Abstract 16140: Primary Payer Status Affects Mortality for Coronary Artery Bypass Grafting Operations
Objectives: Medicaid and Uninsured populations are a significant focus of current healthcare reform. We hypothesized that outcomes following coronary artery bypass grafting (CABG) in the United States is related to primary payer status.
Methods: From 2003-2007, 257,764 isolated CABG operations were evaluated using the Nationwide Inpatient Sample (NIS). Patients were stratified by primary payer status: Medicare (n=139,098, age=72.1±0.01), Medicaid (n=12,265, age=56.4±0.04), Private Insurance (n=96,916, age=58.0±0.01), and Uninsured (n=9,485, age=55.1±0.04). Hierarchical multiple regression models were applied to assess the effect of primary payer status on postoperative outcomes.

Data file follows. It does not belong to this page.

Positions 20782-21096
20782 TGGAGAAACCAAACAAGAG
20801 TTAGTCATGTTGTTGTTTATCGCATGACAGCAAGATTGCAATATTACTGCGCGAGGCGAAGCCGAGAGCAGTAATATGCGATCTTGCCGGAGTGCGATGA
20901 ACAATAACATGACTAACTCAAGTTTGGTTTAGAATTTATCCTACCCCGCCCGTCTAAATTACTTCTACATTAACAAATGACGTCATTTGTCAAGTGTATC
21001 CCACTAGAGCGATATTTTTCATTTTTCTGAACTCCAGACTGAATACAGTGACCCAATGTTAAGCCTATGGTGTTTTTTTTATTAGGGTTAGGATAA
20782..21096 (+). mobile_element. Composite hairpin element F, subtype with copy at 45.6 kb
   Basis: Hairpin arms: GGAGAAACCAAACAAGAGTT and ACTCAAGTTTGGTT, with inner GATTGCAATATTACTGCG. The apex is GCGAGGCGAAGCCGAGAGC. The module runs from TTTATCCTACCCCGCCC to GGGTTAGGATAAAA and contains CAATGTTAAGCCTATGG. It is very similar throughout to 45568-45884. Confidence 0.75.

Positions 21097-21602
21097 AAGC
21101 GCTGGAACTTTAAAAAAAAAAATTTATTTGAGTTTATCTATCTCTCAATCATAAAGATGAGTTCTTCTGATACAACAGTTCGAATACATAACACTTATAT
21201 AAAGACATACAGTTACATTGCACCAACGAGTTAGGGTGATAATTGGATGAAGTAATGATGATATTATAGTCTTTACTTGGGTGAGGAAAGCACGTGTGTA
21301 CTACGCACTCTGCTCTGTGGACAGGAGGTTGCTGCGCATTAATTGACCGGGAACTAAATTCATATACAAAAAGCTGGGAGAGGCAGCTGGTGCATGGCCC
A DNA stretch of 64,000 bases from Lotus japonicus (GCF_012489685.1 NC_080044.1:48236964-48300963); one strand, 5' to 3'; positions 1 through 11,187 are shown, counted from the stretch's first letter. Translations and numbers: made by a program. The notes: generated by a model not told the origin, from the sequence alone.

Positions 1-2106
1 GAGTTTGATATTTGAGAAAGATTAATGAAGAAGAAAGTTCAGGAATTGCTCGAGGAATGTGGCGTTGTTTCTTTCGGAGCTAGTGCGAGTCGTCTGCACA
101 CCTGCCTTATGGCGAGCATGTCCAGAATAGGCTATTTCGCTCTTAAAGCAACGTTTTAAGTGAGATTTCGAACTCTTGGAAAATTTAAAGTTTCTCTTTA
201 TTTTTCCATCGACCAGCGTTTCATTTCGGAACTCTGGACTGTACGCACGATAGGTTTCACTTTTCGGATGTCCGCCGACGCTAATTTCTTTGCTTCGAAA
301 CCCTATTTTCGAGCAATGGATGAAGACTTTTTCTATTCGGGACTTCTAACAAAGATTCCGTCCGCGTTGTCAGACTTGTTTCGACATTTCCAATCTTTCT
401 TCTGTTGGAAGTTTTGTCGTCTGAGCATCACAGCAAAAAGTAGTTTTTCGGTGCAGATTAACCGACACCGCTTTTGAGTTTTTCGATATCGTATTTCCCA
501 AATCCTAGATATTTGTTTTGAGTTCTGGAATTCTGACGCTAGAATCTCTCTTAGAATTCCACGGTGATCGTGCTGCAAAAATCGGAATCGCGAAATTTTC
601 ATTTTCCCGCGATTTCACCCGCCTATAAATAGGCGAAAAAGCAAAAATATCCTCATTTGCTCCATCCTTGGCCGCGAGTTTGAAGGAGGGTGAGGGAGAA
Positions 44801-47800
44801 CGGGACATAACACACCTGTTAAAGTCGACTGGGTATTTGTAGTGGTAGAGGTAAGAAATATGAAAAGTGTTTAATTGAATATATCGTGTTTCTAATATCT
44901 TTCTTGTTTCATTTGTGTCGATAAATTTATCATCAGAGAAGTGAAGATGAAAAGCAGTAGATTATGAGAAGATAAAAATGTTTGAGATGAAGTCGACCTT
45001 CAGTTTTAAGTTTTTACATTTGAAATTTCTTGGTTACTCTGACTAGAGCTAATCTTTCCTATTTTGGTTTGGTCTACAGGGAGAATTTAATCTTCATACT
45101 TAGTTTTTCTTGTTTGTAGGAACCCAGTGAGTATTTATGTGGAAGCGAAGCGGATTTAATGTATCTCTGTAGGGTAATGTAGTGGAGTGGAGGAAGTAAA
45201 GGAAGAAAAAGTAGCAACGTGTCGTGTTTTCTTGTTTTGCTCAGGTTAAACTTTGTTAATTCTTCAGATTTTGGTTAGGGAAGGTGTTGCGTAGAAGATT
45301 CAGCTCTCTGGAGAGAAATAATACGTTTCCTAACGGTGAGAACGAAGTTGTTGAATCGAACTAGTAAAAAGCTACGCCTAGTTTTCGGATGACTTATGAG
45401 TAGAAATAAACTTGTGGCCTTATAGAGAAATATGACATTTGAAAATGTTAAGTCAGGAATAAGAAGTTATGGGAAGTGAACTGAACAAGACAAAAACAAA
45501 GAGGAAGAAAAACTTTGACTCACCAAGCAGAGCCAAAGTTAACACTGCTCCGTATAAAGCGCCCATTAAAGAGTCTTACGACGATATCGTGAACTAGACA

Results: Unadjusted mortality for Medicare (3.3%), Medicaid (2.4%) and Uninsured (1.9%) patient groups were higher compared to Private Insurance groups (1.1%, p<0.001). Medicaid patients accrued the highest unadjusted length of stay (10.9±0.04 days) and total costs ($113,380±386, p<0.001). Importantly, after controlling for over 60 potential confounders, including patient risk factors, income, hospital features, and hospital operative volume, Medicaid (p<0.001) and Uninsured (p<0.001) payer status was associated with the highest adjusted odds of in-hospital mortality (Table). In addition, Medicaid payer status was associated with the longest adjusted length of stay and highest adjusted total costs (p<0.001).
Conclusions: Medicaid and Uninsured payer status are associated with increased risk adjusted in-hospital mortality for patients undergoing isolated CABG operations. Medicaid was further associated with the greatest adjusted length of stay and total costs despite risk factors. Possible explanations include delays in access to care or disparate differences in health maintenance. Primary payer status should be considered during individual patient risk stratification.
- © 2011 by American Heart Association, Inc.